# Connection (algebraic framework)

Geometry of quantum systems (e.g., noncommutative geometry and supergeometry) is mainly phrased in algebraic terms of modules and algebras. Connections on modules are generalization of a linear connection on a smooth vector bundle $E\to X$ written as a Koszul connection on the $C^\infty(X)$-module of sections of $E\to X$.[1]

## Commutative algebra

Let $A$ be a commutative ring and $P$ a $A$-module. There are different equivalent definitions of a connection on $P$.[2] Let $D(A)$ be the module of derivations of a ring $A$. A connection on an $A$-module $P$ is defined as an $A$-module morphism

$\nabla:D(A)\ni u\to \nabla_u\in \mathrm{Diff}_1(P,P)$

such that the first order differential operators $\nabla_u$ on $P$ obey the Leibniz rule

$\nabla_u(ap)=u(a)p+a\nabla_u(p), \quad a\in A, \quad p\in P.$

Connections on a module over a commutative ring always exist.

The curvature of the connection $\nabla$ is defined as the zero-order differential operator

$R(u,u')=[\nabla_u,\nabla_{u'}]-\nabla_{[u,u']} \,$

on the module $P$ for all $u,u'\in D(A)$.

If $E\to X$ is a vector bundle, there is one-to-one correspondence between linear connections $\Gamma$ on $E\to X$ and the connections $\nabla$ on the $C^\infty(X)$-module of sections of $E\to X$. Strictly speaking, $\nabla$ corresponds to the covariant differential of a connection on $E\to X$.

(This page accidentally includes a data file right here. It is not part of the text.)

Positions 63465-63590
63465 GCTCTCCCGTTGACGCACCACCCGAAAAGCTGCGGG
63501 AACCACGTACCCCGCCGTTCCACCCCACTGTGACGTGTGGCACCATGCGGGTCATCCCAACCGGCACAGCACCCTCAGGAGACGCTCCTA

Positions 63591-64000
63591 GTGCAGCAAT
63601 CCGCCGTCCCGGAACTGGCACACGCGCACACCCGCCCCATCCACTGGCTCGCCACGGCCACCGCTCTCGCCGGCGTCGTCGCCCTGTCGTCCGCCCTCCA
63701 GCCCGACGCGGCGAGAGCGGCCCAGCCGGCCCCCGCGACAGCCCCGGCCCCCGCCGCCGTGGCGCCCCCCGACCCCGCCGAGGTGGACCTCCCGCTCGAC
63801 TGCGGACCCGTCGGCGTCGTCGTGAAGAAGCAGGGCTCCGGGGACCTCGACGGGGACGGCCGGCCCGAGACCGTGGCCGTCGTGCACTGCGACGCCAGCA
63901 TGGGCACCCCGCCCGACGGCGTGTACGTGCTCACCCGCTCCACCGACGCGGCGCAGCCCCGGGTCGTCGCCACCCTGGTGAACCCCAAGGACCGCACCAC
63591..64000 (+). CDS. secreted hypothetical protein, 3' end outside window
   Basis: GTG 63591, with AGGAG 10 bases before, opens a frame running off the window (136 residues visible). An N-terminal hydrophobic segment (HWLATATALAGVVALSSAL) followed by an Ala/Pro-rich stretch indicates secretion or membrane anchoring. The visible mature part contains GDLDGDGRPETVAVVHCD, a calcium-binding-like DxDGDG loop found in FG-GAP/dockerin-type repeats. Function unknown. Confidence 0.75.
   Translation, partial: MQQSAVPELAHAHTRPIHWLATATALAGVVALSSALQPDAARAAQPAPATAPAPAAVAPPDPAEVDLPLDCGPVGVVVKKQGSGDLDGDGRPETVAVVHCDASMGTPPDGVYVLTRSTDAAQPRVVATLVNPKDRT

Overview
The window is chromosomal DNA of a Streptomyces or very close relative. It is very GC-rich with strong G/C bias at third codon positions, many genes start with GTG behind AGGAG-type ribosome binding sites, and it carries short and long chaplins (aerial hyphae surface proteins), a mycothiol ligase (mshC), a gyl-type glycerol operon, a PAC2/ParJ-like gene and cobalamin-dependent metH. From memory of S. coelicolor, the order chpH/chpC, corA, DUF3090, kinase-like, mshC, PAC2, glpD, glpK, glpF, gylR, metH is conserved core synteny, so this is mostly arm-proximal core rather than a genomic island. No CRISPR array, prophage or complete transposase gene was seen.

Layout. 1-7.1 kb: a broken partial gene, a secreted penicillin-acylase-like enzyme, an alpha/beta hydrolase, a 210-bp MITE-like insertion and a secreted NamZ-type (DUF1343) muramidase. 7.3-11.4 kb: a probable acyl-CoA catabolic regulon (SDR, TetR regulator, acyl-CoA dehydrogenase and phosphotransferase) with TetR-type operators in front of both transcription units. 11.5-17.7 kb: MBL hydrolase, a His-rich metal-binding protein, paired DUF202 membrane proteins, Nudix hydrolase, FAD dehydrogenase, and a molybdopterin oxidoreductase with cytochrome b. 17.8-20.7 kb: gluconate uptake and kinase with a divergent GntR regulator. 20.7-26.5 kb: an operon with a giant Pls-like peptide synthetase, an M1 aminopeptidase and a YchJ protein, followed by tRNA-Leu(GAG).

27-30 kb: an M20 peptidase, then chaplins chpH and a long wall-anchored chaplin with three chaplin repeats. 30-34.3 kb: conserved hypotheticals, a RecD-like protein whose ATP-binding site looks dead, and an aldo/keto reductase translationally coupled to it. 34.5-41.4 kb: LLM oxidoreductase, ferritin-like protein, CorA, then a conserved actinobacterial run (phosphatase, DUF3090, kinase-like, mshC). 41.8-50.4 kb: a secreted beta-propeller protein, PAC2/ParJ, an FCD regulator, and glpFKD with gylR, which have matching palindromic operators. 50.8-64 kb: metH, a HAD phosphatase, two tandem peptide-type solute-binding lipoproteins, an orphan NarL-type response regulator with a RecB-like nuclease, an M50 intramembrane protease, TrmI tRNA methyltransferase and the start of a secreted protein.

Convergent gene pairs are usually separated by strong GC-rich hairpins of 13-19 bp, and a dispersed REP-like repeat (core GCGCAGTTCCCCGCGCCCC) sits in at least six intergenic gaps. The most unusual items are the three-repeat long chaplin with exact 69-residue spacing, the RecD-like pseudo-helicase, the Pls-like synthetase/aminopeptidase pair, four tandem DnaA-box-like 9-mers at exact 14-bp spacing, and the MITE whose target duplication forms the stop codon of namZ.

The notion of a connection on modules over commutative rings is straightforwardly extended to modules over a graded commutative algebra.[3] This is the case of superconnections in supergeometry of graded manifolds and supervector bundles. Superconnections always exist.

## Noncommutative algebra

If $A$ is a noncommutative ring, connections on left and right $A$-modules are defined similarly to those on modules over commutative rings.[4] However these connections need not exist.

In contrast with connections on left and right modules, there is a problem how to define a connection on an $R-S$-bimodule over noncommutative rings $R$ and $S$. There are different definitions of such a connection.[5] Let us mention one of them. A connection on an $R-S$-bimodule $P$ is defined as a bimodule morphism

$\nabla:D(A)\ni u\to \nabla_u\in \mathrm{Diff}_1(P,P)$

which obeys the Leibniz rule

$\nabla_u(apb)=u(a)pb+a\nabla_u(p)b +apu(b), \quad a\in R, \quad b\in S, \quad p\in P.$

## Notes

1. ^ Koszul (1950)
2. ^ Koszul (1950), Mangiarotti (2000)
3. ^ Bartocci (1991), Mangiarotti (2000)
4. ^ Landi (1997)
5. ^ Dubois-Violette (1996), Landi (1997)

## References

• Koszul, J., Homologie et cohomologie des algebres de Lie,Bulletin de la Societe Mathematique 78 (1950) 65
• Koszul, J., Lectures on Fibre Bundles and Differential Geometry (Tata University, Bombay, 1960)
• Bartocci, C., Bruzzo, U., Hernandez Ruiperez, D., The Geometry of Supermanifolds (Kluwer Academic Publ., 1991) ISBN 0-7923-1440-9
• Dubois-Violette, M., Michor, P., Connections on central bimodules in noncommutative differential geometry, J. Geom. Phys. 20 (1996) 218. arXiv:q-alg/9503020v2
• Landi, G., An Introduction to Noncommutative Spaces and their Geometries, Lect. Notes Physics, New series m: Monographs, 51 (Springer, 1997) ArXiv eprint, iv+181 pages.
• Mangiarotti, L., Sardanashvily, G., Connections in Classical and Quantum Field Theory (World Scientific, 2000) ISBN 981-02-2013-8